Sam Rhodes is no stranger to the toll that war can take on a person’s mental health.
The retired Army command sergeant major knows that 20 veterans die by suicide every day. He has thought of taking his own life and has struggled with a sense of hopelessness since returning from combat in Iraq in 2005 and being diagnosed with post-traumatic stress disorder.
“I spent 30 months in combat. It affected me more than most,” Rhodes, 56, told HuffPost. “I considered taking my own life, and I was getting ready to do that. I’m still working through that. It’s a tough battle.”
In 2008, Rhodes found that working with horses helped him cope with these feelings and gave him a new sense of inner peace and purpose ― and he wanted to share that with others affected by PTSD.
He now runs a nonprofit called Warrior Outreach, which offers free programs that teach veterans and their loved ones the basics of horse riding and care. He operates out of his ranch in Fortson, Georgia, about 30 miles from Fort Benning Army Base.
Warrior Outreach is well-known in the area, attracting thousands of people a year. They come to ride the 20-acre ranch’s trails, to work in the barn, to train newcomers ― or just to kick back and enjoy the scenery. Rhodes and his team of volunteers also hold music events on the ranch and visit veterans at their homes to help with repairs.
“Last year alone, over 16,800 people were touched by our program in some way,” said Rhodes.
Between 11 and 20 percent of soldiers returning from Iraq and Afghanistan have PTSD, according to the United States Department of Veteran Affairs. The condition can occur after a traumatic or life-threatening experience and may cause prolonged periods of anxiety, jumpiness, bad memories and disturbed sleep. It can also affect personal relationships, Rhodes said, noting his painful divorce from his first wife.
“I didn’t really want to be married anymore, after I came back from combat,” he said.
He hopes that Warrior Outreach can give soldiers with PTSD the opportunity to rebuild their confidence, reconnect with their families and build new relationships with others who have gone through similar traumas.
Warrior Outreach’s horsemanship offerings are similar to official equine therapy programs offered by private groups across the country. Rhodes founded the nonprofit by partnering with Tennessee-based Heartland Therapeutic Programs, which develops alternative mental health programs and has worked with the VA and other veterans organizations.
The VA offers some alternative therapy programs for veterans with PTSD, including animal-assisted therapy. However, the department notes on its website that more research is needed to assess the effectiveness of alternative programs. The VA lists talk therapy and medication as effective treatments for PTSD and says that less traditional approaches could be combined with those treatments or used for people who refuse treatment.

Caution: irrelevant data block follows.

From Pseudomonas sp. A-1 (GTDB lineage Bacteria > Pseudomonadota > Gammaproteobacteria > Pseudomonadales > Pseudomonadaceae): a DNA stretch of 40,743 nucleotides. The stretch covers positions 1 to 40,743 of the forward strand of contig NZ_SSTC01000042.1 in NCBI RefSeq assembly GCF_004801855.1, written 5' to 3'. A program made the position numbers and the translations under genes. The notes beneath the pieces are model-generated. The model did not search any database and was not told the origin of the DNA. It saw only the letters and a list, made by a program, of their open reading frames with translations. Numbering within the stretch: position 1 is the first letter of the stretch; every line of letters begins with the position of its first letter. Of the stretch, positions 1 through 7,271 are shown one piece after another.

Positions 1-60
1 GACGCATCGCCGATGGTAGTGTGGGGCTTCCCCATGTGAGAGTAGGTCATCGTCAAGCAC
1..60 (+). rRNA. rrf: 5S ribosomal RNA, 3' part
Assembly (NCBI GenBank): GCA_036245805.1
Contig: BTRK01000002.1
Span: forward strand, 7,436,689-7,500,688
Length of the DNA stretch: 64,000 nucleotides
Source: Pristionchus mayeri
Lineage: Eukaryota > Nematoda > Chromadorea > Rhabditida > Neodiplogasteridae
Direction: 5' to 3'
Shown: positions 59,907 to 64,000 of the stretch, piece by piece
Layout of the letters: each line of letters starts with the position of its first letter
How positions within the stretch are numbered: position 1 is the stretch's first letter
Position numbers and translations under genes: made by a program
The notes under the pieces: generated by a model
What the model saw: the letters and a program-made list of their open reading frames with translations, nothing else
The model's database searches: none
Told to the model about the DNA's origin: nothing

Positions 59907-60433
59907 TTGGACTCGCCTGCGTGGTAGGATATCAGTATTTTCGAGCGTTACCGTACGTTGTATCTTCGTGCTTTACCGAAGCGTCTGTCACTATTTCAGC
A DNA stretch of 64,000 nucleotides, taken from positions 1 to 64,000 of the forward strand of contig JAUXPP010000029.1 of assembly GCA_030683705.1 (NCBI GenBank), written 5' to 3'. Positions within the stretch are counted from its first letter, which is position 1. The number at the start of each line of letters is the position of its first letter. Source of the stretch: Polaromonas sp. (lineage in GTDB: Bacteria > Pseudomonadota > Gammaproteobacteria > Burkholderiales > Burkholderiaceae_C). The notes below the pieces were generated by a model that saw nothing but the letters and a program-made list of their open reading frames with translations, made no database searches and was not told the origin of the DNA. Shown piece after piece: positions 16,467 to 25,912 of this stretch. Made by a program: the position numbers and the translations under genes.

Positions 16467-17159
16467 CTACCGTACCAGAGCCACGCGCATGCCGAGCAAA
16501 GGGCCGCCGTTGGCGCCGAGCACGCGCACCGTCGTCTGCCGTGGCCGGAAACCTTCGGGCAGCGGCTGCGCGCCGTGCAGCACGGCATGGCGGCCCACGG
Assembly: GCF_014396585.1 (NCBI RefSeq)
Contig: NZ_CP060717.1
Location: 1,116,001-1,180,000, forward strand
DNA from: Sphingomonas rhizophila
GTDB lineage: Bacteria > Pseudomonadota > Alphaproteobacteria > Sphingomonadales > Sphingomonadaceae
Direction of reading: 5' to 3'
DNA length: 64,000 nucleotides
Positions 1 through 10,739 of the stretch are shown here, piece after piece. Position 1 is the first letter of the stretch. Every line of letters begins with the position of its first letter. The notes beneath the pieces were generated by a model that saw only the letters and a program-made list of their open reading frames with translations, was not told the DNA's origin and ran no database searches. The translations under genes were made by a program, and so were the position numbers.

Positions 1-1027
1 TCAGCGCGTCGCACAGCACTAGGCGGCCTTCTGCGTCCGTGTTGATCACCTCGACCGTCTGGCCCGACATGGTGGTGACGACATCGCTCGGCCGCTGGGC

Rhodes is acutely aware that his program is limited in scope. “I’m only one person,” he admits.
“For me, it’s more about the atmosphere,” he added. “It’s more about the exchange between the siblings, the exchange between the spouses. The engagement. A lot of times you’ll have this hard-core soldier walk up there — they think they’re a rock, that they’re all this and a bag full of Doritos, and when it gets down to it, they’re really not.”
He and his current wife, Cathy, have poured their savings into Warrior Outreach, expanding their property, erecting a barn for the ranch’s 17 horses, even building a community center and a music pavilion.
“You’d have to see it to believe it,” Rhodes says proudly.
Rhodes still works full time at Fort Benning as the Ready and Resilient program manager at the Maneuver Center of Excellence, where he helps promote a culture of strong mental health and suicide prevention for service members and their family.
He says that by the time he’s ready to leave for his job in the morning, sometimes there are already several volunteers working outside on his property. When he returns home in the evening, he’ll often put in several hours of work on the ranch.
“Every second of my life for the last nine-plus years has been dedicated to trying to save the next guy,” he told HuffPost.
“People tell me, ‘Sam, you can’t save everybody.’ But I damn sure can keep trying. I’m not gonna give up,” he added. “It’s painful, but I just want to do it.”
If you or someone you know needs help, call 1-800-273-8255 for the National Suicide Prevention Lifeline. You can also text HELLO to 741-741 for free, 24-hour support from the Crisis Text Line. Outside of the U.S., please visit the International Association for Suicide Prevention for a database of resources.